The U.S. Supreme Court ruled yesterday that a copyright owner must first obtain a copyright registration from the Copyright Office prior to filing a complaint for infringement of that work. This resolves a long-standing federal circuit court split regarding whether the Copyright Office must grant copyright registration before a copyright owner can bring an infringement action. Previously, some circuits allowed a copyright owner to file a copyright infringement claim based only on a filed application for copyright registration. Others, including the Eleventh Circuit, required a copyright owner to obtain a registration issued by the Copyright Office, interpreting the plain language of the Copyright Act to mean that “registration” occurs only when the Copyright Office acts on the application by registering the work.
Yesterday, in a unanimous decision in an opinion written by Justice Ginsburg, the Supreme Court agreed with the Eleventh Circuit’s application of 17 U. S. C. §411(a). Copyright owners will be required to have a registered work to sue for infringement of that work. Fourth Estate Public Benefit Corp. v. Wall-Street.com LLC et al., case number 17-571, 586 U. S. ____ (2019). The opinion states that:
“[t]o recover for such infringement, copyright owners must simply apply for registration and await the Register’s decision. Further, Congress has authorized preregistration infringement suits with respect to works vulnerable to predistribution infringement, and Fourth Estate’s fear that a copyright owner might lose the ability to enforce her rights entirely is overstated.” Id. at 3. In response to Fourth Estate’s arguments that registration may take months, delaying copyright owners’ ability to seek relief, “unfortunate as the current administrative lag may be, that factor does not allow this Court to revise §411(a)’s congressionally composed text.” Id. at 12.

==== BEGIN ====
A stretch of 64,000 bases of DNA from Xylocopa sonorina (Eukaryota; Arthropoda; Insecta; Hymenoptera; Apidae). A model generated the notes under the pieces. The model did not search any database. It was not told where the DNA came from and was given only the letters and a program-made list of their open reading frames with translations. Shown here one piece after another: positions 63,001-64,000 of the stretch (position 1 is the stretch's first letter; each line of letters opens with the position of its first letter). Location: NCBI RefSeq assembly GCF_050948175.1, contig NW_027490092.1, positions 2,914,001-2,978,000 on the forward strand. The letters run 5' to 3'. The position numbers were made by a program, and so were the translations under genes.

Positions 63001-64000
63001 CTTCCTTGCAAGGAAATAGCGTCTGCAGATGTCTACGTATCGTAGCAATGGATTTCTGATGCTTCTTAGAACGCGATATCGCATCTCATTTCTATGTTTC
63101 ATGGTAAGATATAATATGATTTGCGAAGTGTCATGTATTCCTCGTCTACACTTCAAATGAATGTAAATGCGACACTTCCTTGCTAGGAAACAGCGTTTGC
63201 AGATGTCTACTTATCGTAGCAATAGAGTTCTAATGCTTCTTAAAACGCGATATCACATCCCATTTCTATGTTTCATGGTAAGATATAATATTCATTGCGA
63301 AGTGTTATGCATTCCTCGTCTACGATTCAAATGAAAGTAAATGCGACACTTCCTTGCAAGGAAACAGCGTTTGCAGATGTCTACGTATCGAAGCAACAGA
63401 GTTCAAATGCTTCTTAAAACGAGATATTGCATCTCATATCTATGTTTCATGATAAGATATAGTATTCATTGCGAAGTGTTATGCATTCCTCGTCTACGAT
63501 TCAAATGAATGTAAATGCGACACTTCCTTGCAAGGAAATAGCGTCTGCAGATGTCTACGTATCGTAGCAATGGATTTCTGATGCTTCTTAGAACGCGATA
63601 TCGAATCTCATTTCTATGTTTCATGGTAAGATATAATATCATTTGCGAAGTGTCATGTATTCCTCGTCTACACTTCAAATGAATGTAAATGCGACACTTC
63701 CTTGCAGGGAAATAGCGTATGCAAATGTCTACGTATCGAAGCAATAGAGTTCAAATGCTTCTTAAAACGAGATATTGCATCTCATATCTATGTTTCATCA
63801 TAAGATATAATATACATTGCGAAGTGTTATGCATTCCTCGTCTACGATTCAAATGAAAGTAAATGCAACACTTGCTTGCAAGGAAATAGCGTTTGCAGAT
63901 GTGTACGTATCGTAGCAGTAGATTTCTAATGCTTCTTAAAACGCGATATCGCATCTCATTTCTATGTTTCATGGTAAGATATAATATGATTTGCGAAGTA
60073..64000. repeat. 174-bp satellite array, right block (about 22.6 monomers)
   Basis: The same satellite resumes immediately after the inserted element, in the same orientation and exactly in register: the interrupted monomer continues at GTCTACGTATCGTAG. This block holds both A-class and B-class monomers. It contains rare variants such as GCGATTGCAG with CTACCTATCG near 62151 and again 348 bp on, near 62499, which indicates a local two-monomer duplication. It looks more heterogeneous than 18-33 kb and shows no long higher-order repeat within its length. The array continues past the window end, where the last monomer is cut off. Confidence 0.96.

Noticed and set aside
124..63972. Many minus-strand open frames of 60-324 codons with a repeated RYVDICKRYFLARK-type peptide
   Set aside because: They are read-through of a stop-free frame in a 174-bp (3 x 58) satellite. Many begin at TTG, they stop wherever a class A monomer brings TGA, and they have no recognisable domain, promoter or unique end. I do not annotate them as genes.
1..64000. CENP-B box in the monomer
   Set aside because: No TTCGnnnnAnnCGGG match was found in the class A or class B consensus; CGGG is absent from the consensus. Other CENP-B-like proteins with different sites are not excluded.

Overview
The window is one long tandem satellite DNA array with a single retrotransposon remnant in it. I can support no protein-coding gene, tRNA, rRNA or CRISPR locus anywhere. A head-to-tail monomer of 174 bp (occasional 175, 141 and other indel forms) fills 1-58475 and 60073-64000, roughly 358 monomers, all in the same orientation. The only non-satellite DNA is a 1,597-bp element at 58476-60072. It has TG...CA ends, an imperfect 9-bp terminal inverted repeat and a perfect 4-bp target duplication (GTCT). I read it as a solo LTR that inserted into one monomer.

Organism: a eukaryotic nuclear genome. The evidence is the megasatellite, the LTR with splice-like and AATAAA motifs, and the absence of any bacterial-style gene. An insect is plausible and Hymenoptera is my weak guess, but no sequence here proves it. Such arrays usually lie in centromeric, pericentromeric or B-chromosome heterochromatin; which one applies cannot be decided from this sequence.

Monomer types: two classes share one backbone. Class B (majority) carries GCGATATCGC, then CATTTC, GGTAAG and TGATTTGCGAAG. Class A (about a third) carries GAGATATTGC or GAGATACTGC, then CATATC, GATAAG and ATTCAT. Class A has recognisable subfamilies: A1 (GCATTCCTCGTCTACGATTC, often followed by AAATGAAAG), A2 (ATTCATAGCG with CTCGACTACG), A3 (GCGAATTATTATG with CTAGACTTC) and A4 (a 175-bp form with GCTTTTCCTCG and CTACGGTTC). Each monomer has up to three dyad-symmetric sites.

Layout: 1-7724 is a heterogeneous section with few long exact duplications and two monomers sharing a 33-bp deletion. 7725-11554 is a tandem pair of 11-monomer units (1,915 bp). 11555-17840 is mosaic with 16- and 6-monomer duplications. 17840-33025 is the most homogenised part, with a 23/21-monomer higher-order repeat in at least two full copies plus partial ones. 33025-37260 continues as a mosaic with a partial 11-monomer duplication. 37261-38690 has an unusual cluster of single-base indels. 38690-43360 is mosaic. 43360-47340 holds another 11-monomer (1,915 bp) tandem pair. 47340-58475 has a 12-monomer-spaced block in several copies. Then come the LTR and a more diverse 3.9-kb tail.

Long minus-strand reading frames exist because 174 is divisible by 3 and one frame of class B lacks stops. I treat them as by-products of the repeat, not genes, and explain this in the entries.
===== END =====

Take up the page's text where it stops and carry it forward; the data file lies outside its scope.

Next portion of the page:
Under the Copyright Act, a copyright author gains exclusive rights in his or her work immediately upon the work’s creation. 17 U. S. C. §106. A copyright owner may file a copyright infringement action to enforce those exclusive rights under §501(b), but generally only after complying with §411(a)’s requirement that “registration . . . has been made.” There are limited statutory exceptions that allow a copyright owner to sue prior to registration. Section 411(a) also permits a copyright owner to sue for infringement based on a refused copyright registration application. In addition, the Copyright Office allows copyright owners to file expedited “special handling” copyright applications in limited circumstances, such as pending or prospective litigation. The Supreme Court reasoned that it was the intent of congress to require “registration” of a work before a copyright owner may file suit. It observed that, otherwise, these exceptions and accommodations would be unnecessary.
In yesterday’s decision, the Supreme Court upheld that “registration” means an action performed by the Copyright Office, not the copyright owner. The Court refused to override the plain meaning of §411(a) to remedy any alleged harm to the copyright owner caused by administrative delays in the registration process. Upon registration of the copyright, a copyright owner can still recover for infringement that occurred both before and after registration.
The Court’s decision is not surprising, but it will likely have immediate consequences. First, any pending copyright litigation where a copyright application was asserted in the action may need to be amended to only assert remaining registered works or dismissed altogether. Second, it may cause an increase in copyright applications, particularly expedited “Special Handling” applications, which could add to the backlog and administrative delays already plaguing the Copyright Office. Since copyright owners must commence lawsuits “within three years after the claim accrued” under 17 U.S.C. §507(b), these consequences will likely have significant impacts on copyright owners’ claims for damages. Now, more than ever, it is important for copyright owners to identify and protect important works by filing copyright applications early and often.